THERE is no need for the council to veto the rampant building of student accommodation in Liverpool, because eventually it will slow down of its own accord.
That is the key finding of a study commissioned by Liverpool Mayor Joe Anderson, published today.
However, the independent review called for measures to "influence" the quality and location of purpose-built student accommodation, in the future.
Labour Councillor Frank Hont, who chaired the panel, said it was all about balancing the needs of students, who, he said, generate £1 billion for the city economy, with that of local communities.
The report, which will be considered by the council’s cabinet next week, looked at the demand, supply and impact of student accommodation due to a growth in applications.
"It follows an increasing trend of some students shunning traditional shared houses and flats in residential areas in favour of living in purpose-built, good quality accommodation close to the city centre," said a council statement.
Some proposed developments, especially those earmarked for the city centre, have been fiercely criticised by the public over their quality and siting. Earlier this year, Liverpool estate agent City Residential said the supply of student accommodation was being created far quicker than student numbers were expected to rise.
However the review has concluded: "There is no need for a moratorium on new schemes because the growth is part of the natural development cycle and will eventually diminish. In addition, student numbers are likely to remain stable and some older accommodation is coming to the end of its life and will provide opportunities for redevelopment in terms of housing or commercial space."
The report makes a series of recommendations "to give the council a framework to influence future developments". They include:
i) Introducing "zones of opportunity" in the city centre to direct where future developments are located and discourage them in less appropriate areas.
ii) Using planning powers to make sure proposals for student accommodation have viable alternative uses in the event that demand falls.
iii)Setting up a range of measures to encourage good quality management of student accommodation, such as requiring a management plan with standards for refuse/waste and behaviour with any planning application, and encouraging a positive relationship between students and their local communities.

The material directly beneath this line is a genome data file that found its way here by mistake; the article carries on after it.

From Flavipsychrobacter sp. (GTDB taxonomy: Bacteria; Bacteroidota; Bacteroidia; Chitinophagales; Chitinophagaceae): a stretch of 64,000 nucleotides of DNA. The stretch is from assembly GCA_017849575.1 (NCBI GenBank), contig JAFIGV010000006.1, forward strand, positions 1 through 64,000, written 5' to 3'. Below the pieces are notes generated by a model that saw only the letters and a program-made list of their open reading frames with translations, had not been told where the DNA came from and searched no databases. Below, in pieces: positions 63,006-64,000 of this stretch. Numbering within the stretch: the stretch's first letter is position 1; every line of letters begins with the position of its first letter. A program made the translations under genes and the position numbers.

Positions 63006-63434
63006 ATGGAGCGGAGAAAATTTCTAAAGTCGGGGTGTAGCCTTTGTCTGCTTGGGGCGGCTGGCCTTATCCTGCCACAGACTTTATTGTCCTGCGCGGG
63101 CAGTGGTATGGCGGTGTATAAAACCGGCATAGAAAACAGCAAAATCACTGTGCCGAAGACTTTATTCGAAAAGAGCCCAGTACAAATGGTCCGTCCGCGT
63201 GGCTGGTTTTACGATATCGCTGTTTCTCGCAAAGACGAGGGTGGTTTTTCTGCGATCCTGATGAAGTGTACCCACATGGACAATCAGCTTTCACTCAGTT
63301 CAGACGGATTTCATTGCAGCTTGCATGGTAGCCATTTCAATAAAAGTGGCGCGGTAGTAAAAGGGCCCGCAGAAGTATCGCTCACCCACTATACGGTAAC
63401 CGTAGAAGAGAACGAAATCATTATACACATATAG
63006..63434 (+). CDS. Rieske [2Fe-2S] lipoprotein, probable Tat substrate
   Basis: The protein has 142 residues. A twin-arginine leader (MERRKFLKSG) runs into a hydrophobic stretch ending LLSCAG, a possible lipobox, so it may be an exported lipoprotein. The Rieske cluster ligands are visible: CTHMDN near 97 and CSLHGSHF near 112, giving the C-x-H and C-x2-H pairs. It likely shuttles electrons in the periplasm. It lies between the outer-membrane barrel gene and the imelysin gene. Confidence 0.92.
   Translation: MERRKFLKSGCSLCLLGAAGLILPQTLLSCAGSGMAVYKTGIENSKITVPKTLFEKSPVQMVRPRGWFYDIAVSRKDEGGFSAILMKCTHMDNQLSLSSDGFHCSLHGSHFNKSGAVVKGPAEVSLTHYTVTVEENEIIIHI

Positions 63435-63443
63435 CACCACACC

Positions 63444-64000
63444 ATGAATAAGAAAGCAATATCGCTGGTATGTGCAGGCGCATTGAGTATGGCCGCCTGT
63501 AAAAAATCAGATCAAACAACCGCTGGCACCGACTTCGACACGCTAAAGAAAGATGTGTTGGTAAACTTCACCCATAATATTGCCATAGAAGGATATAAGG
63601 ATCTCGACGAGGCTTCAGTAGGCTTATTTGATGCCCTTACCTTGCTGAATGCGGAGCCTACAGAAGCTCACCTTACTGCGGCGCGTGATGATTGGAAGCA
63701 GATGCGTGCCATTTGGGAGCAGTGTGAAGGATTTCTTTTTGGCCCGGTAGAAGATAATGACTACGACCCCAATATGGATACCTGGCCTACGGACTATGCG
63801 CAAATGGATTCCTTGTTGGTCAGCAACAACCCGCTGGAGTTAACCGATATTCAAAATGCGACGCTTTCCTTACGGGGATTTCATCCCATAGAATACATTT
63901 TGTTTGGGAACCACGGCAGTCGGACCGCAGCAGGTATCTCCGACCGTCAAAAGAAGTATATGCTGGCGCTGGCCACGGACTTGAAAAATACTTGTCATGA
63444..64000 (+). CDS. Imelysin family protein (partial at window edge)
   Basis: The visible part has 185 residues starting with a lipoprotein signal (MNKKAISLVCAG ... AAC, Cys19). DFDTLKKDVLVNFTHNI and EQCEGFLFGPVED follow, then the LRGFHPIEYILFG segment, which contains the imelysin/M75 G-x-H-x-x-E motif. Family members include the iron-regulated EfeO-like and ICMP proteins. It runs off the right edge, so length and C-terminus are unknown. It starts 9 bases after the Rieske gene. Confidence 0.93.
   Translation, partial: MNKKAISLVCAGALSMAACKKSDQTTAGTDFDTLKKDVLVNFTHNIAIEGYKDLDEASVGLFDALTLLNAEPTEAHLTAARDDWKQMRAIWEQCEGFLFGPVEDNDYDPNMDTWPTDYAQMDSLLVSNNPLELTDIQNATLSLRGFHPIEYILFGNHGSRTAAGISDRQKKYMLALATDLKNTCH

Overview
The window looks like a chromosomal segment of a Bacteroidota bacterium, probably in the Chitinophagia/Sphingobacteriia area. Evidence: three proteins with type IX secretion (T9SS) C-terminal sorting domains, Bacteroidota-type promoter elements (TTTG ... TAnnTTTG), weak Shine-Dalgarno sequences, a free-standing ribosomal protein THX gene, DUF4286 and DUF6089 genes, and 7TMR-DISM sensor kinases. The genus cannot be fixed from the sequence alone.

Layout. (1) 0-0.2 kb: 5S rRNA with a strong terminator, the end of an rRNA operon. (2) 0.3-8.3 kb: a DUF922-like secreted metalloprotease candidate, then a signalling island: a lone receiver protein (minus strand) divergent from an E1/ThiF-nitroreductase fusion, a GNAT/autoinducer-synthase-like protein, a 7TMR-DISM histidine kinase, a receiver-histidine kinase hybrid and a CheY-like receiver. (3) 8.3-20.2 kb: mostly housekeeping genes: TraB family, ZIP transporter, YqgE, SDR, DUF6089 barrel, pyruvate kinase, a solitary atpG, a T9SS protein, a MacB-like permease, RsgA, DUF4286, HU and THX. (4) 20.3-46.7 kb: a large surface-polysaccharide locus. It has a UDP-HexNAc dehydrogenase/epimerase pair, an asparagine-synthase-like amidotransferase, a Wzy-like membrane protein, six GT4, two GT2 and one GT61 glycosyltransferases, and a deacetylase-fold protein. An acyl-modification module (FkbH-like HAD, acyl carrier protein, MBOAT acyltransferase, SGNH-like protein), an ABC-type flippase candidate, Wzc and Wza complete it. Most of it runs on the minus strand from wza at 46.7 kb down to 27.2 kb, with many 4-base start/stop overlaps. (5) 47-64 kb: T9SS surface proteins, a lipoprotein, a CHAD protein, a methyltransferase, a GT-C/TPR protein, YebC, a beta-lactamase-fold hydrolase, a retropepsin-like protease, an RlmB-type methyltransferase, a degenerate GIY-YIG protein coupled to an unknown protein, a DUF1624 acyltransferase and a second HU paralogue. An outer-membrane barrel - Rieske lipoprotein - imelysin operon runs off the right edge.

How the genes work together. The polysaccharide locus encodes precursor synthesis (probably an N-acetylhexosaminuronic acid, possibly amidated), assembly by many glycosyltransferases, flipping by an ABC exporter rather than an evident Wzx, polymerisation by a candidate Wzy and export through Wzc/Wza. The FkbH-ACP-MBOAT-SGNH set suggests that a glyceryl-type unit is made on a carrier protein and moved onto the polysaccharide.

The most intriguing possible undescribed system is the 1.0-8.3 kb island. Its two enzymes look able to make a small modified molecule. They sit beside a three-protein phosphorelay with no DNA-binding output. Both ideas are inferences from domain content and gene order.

The report also recommends that the council has a clear strategy to manage the impact of the changing HMO (Houses of Multiple Occupation) market, for example in areas where fewer students now choose to live. This could include using planning powers to exercise greater control over the location and intensification of HMOs and using Landlord Licensing regulations to make sure they are good quality.
Councillor Hont, the cabinet member for housing, said: “Students make a £1 billion contribution to the city’s economy and in many cases they go on to make Liverpool their permanent home and bring up their families here. This is about balancing their needs with other members of the community.
“Although there has been an increase in applications for purpose built accommodation, all of the evidence we have is that there is still sufficient demand.
“What we are proposing is a series of practical and sensible recommendations that future proof student developments and ensure areas do not become too saturated with a type of accommodation that could become unsustainable and destabilise an entire community.
“I would like to thank all of the people who contributed to this report and helped influence it.”
The review group was made up of councillors and individuals with experience and knowledge of the student, university and developer communities.
The full Student Accommodation Review report can be read here: